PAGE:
The Chinese government yesterday urged its citizens to get tested for HIV, as activists warned the country faced another AIDS crisis surrounding people who contracted the disease from blood transfusions.
"We encourage our citizens to have HIV virus tests in qualified institutions," Health Minister Gao Qiang (高強) told a news conference on the eve of World AIDS Day.
"We don't want to see the scenario ... where a mother who got AIDS passes it to her child."
China has maintained for years it has 840,000 people who are HIV positive, although independent estimates put the figure much higher.
Many people in China have contracted the disease from the country's unsafe supply of blood, which the government only began to actively clean up in 1998.
AIDS activists and victims said patients are now beginning to find out they contracted the disease when doctors gave them transfusions during routine procedures such as cesarean sections or abortions.
They found out on their own, often too late, after they had infected their husband and children. They are now demanding the government conduct a proper investigation to find victims, inform them, and prevent the disease spreading.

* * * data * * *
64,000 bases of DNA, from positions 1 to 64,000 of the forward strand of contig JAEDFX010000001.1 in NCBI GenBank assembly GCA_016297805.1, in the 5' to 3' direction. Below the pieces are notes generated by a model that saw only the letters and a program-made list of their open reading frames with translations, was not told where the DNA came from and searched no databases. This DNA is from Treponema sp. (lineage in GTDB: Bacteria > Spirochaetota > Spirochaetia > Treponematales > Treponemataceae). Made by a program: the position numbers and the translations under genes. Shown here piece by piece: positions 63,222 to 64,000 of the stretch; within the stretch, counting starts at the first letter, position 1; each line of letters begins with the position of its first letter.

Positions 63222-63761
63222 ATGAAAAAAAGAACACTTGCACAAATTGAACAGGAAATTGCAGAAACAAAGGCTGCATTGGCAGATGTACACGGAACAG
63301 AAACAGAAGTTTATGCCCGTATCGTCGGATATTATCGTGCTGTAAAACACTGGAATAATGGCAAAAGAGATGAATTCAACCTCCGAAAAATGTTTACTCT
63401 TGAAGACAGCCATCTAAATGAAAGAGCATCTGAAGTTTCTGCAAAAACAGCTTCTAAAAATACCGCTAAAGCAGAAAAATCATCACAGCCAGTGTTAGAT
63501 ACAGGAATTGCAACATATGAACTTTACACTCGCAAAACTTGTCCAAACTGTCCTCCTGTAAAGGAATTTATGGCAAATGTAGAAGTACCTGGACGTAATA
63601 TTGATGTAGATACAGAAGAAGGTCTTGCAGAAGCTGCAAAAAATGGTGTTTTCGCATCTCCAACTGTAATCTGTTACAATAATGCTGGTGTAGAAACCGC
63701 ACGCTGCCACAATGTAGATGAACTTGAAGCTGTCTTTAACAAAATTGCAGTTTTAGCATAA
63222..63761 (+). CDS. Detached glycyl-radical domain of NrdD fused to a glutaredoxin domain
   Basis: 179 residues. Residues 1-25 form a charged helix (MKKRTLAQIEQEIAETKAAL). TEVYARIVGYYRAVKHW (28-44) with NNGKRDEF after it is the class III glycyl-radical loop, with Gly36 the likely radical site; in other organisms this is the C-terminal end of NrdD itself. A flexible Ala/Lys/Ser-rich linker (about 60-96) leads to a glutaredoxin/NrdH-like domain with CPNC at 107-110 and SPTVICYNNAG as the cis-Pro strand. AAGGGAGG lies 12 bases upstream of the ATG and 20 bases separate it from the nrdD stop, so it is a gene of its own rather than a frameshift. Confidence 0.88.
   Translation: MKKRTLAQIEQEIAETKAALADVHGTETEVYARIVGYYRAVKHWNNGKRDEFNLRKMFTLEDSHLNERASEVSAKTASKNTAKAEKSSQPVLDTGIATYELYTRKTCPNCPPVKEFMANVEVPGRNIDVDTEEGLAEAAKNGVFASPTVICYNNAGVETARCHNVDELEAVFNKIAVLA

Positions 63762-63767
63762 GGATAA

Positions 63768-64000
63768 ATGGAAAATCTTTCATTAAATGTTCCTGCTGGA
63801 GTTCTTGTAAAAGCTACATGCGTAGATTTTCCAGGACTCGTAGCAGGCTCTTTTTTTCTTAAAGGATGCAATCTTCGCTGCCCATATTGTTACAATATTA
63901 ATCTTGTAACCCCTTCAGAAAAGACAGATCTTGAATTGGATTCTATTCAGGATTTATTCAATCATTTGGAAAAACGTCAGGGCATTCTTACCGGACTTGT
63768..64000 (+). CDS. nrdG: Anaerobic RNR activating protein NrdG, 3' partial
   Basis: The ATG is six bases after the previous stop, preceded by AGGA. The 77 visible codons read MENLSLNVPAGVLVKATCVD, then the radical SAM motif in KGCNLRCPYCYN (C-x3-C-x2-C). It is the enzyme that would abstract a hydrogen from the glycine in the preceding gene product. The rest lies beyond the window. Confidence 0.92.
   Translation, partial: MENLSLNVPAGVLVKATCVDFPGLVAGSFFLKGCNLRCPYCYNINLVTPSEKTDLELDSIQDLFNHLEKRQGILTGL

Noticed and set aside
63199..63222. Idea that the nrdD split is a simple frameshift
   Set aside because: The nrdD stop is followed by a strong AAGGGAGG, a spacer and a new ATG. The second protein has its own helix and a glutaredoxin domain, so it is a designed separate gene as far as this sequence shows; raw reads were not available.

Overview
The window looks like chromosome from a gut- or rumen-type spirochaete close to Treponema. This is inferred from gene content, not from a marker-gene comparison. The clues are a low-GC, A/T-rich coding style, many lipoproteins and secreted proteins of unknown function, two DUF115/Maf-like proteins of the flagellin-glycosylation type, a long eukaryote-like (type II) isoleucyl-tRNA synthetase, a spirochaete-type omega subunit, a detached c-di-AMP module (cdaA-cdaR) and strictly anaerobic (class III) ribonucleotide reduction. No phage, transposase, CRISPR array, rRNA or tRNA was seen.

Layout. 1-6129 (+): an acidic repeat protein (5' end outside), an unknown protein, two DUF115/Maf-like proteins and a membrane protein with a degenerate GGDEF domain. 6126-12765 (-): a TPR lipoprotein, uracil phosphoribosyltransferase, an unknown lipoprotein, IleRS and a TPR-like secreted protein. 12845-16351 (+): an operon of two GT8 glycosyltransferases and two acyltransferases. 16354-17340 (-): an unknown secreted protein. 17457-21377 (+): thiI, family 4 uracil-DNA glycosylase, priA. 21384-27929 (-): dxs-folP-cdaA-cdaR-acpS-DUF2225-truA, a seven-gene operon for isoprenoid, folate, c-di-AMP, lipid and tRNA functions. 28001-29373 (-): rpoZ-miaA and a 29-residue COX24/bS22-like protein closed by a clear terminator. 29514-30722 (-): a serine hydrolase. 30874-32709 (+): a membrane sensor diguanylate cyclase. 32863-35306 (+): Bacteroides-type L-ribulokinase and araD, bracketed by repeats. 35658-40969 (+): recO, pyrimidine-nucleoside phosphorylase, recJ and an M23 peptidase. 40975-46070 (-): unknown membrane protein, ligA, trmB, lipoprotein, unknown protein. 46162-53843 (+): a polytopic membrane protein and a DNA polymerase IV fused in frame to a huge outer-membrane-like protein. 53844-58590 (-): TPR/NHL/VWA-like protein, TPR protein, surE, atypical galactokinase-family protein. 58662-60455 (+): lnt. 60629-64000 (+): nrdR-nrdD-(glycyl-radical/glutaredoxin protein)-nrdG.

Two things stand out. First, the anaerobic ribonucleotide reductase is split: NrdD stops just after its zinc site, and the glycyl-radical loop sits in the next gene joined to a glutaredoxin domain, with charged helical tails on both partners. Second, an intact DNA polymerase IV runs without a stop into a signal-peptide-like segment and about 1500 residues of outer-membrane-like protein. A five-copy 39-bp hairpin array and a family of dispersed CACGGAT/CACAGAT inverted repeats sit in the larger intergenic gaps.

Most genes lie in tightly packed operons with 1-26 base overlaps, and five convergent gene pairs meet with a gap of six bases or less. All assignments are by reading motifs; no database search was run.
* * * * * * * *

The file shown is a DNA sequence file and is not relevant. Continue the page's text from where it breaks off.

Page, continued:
Activists, who organized a conference on blood safety, issued a statement at the end of the conference yesterday demanding the government inform all blood or blood product users from 1987 to this year to have voluntary testing for HIV.
"These people are very deserving of our sympathy. They got transfusions to save their lives, but it actually hurt their lives," Beijing-based activist Hu Jia said.
"Unlike the farmers in `AIDS villages' who sold blood, they are very spread out and don't know each other. They [are] only slowly [finding] out they are HIV positive and that there are others like them."
Gao did not say how many people became infected through transfusions, but revealed a recent government study conducted with international groups found only 70,000 Chinese people with full-blown AIDS.
The number with AIDS was 10,000 less than the previous official figure.
Gao did not explain how the study was conducted and whether it was thorough.
"We are in the final stage of verification, but the assessment from the experts are more or less the same," he said.